Skip to main content

New Yorker Fiction Reviews: "The Christmas Miracle" by Rebecca Curtis

This week's story, "The Christmas Miracle," by Rebecca Curtis, comes from the Dec. 23 & 30th issue. In it, a chronically-ill woman goes to stay with her dysfunctional (but hey, whose isn't?) family on the outskirts of Revelstoke, BC, as small town in the Canadian Rockies. Between taking her I.V. drips, having bacteria-induced hallucinations, keeping her creepy, pedophile uncle away from her pre-teenage nieces, keeping the house cats from being eaten by the coyotes lurking at the edge of the home's lawn, and embarrassing her sister's house guests with her filter-less observations, the main character manages to see things about her own life a little more clearly.

With a name like "The Christmas Miracle," I was tempted to keep my puke bucket next to the bed while I read this. However, in this year of our Lord 2014, I supposed I had to know that no magazine would be so daring, anachronistic, or just plain stupid as to publish a genuinely schmaltzy Christmas story called "The Christmas Miracle." That'd be like trying to sneak a Greyhound Bus through the security line at La Guardia airport. Would not happen. Could not happen.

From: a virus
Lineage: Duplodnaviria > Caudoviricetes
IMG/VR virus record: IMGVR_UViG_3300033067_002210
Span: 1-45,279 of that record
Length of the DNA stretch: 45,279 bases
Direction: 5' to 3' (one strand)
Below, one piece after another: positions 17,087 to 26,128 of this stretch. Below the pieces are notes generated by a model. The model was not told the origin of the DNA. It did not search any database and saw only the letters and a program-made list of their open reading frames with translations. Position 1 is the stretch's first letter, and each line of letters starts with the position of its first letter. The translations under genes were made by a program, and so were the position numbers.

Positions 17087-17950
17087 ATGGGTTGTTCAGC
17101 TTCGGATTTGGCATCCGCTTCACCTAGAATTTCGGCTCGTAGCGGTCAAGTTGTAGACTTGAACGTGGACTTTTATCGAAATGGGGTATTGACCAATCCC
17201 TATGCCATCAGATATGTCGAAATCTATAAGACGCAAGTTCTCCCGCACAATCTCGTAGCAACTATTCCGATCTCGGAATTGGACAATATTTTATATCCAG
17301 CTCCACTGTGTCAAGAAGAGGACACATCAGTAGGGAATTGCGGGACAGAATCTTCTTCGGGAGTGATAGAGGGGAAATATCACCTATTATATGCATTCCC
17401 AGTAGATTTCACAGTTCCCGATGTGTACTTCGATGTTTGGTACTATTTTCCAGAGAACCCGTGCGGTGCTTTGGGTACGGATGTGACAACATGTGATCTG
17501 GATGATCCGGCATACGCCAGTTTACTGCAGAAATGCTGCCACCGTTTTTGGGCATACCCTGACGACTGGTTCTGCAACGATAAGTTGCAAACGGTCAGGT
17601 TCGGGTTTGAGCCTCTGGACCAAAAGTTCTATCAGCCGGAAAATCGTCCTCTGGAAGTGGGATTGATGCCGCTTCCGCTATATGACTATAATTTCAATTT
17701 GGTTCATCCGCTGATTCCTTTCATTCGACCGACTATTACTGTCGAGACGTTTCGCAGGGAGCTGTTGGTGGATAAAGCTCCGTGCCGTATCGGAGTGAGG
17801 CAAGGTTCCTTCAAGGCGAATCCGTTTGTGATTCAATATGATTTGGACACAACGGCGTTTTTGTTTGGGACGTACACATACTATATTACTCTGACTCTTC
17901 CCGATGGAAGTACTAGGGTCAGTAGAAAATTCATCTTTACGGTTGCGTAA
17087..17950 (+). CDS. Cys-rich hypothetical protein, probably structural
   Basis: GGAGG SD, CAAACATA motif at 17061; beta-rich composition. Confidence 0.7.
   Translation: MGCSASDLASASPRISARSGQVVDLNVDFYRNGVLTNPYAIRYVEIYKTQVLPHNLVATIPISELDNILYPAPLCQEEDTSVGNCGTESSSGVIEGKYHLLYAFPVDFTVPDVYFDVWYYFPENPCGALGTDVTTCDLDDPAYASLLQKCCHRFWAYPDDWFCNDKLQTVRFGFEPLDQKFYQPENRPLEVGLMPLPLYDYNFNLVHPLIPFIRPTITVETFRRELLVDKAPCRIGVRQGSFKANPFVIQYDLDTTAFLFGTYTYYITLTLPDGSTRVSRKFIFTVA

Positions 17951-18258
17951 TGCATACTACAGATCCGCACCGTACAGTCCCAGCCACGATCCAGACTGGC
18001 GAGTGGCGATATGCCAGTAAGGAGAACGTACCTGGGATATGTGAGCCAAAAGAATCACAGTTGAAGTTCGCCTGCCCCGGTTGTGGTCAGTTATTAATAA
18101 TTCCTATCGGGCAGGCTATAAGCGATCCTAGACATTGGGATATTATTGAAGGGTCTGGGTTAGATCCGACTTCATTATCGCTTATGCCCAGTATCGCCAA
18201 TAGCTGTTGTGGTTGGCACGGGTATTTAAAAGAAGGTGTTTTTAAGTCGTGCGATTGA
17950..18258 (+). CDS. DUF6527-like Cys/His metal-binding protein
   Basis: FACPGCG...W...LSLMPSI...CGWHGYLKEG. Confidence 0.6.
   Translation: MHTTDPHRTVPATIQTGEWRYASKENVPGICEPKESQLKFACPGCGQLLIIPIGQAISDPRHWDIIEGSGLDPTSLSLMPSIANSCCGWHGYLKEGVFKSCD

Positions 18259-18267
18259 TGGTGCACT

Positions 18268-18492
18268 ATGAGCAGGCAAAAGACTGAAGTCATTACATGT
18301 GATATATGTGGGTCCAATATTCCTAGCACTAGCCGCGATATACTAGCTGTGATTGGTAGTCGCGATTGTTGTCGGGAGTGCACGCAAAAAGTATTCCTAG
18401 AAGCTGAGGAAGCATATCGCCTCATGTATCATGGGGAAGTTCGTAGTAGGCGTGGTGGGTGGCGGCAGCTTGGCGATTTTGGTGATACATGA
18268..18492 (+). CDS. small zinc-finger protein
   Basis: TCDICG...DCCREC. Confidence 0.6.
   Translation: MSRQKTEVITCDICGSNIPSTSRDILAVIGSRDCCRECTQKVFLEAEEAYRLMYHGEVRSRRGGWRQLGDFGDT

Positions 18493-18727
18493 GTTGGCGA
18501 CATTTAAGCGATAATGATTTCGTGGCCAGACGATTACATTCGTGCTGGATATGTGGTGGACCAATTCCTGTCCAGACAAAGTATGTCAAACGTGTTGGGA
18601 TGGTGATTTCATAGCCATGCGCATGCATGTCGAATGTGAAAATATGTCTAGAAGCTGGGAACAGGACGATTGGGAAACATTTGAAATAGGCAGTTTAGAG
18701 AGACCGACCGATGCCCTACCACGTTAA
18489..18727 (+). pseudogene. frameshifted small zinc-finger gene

I was delighted and satisfied, instead, to read a truly twisted, gruesome, cringe-inducing family story, complete with creepy uncles, bacterial diseases, mutilated house pets, embarrassing holiday gettogether's, sibling envy and, in general, the good old-fashioned dysfunction that ensues when you (quite unnaturally) smash together for a weekend people from the same family who see each other once a year or less. Family Christmas weekends are Ground Zero for dysfunction; they are the Super Bowls of dysfunction. "The Christmas Miracle" captures that dysfunction through the eyes of one of its chief perpetrators.